OKLAHOMA CITY — While the overall number of earthquakes skyrockets in Oklahoma, the new director of the state Geological Survey says there has been a modest decline over the last three months.
Jeremy Boak, hired in June to head the agency that studies geology and mineral resources, was one of several experts who testified Friday about the increase in earthquakes before a joint House and Senate committee. The rise has been linked to disposal wells where wastewater from oil and gas production is injected deep underground.
Boak says the average number of earthquakes of magnitude 2.8 or higher recorded in Oklahoma has dropped from five per day to 3.5 per day over the last 90 days. A dramatic drop in the price of oil over the last year has led to a decline in oil and gas drilling activity, and regulators have taken new steps to control wastewater wells, but Boak said it’s too early to draw any scientific conclusions.
“Something is happening. We’re not quite sure how to explain it,” Boak said. “It’s not time to declare victory by any means, but it is an interesting development.”
Despite the trend, the overall number of earthquakes has gone from a few dozen that were magnitude 3.0 or greater in 2012, to 109 in 2013, 584 in 2014 and 722 this year as of Friday afternoon.
The uptick in the number of quakes has prompted the Oklahoma Corporation Commission, which regulates the oil and gas industry, to direct operators to shut down dozens of disposal wells and adjust the volume of wastewater or depth at many others.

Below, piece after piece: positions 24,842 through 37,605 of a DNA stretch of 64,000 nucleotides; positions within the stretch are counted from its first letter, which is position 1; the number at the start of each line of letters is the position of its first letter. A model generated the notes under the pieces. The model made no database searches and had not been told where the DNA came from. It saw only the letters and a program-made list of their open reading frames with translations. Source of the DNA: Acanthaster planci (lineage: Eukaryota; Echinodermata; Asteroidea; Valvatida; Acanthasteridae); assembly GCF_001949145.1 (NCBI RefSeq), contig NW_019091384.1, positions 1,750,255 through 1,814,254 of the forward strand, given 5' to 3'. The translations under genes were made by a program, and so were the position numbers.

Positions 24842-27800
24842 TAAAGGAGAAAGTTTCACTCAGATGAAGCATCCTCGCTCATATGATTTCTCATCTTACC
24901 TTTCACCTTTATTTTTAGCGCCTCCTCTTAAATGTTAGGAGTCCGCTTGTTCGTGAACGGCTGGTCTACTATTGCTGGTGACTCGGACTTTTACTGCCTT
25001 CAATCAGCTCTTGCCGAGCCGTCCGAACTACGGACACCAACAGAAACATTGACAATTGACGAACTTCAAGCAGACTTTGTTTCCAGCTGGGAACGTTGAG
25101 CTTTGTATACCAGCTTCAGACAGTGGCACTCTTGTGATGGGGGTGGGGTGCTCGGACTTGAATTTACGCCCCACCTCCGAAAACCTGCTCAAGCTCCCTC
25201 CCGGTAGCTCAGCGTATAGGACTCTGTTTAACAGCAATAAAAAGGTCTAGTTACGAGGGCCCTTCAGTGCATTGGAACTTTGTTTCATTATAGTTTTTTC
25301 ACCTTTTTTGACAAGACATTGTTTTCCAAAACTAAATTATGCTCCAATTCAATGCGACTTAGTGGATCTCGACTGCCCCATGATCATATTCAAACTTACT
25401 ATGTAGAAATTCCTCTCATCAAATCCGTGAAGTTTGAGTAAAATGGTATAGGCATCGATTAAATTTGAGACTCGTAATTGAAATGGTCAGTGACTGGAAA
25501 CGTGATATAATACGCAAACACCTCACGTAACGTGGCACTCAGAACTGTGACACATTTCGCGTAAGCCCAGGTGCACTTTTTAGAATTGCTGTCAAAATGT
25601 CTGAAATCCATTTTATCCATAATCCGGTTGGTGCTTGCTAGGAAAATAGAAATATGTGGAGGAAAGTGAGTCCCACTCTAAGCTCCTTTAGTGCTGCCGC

A recent spate of earthquakes in the area surrounding Cushing, a delivery point for most of the oil traded in the U.S., had officials with the U.S. Department of Homeland Security concerned, said Michael Teague, the state Secretary of Energy and Environment.
“The tanks, certainly the post-1970 tanks, have been built specifically for seismic forces,” Teague said. “The pipelines and pipeline control is very similar.” But, he added, recent inspections showed no damage.
The strongest earthquake on record is a magnitude 5.6 centered in Prague in November 2011 that damaged 200 buildings and shook a college football stadium. And Boak says data suggests there is a 42 percent chance of a 5.5-magnitude quake occurring in Oklahoma within the next four years, while the chance for a magnitude 5.0 quake within the next year is greater than 50 percent.
“The idea that we have such a high likelihood of a magnitude 5 is concerning,” Boak said. “It’s sobering.”
But Rep. Corey Williams, a Stillwater Democrat whose district has seen a dramatic increase in seismic activity, has grown frustrated by the Republican-controlled Legislature’s lack of action to impose regulations on the oil and gas industry.
“We’ve got 40 to 50 million barrels of crude sitting above ground in those storage tanks (in Cushing),” Williams said. “I don’t want a domino effect of tanks coming down out there or pipeline ruptures going on. I certainly don’t want any loss of life, and I’d prefer not to have an environmental catastrophe as well.”
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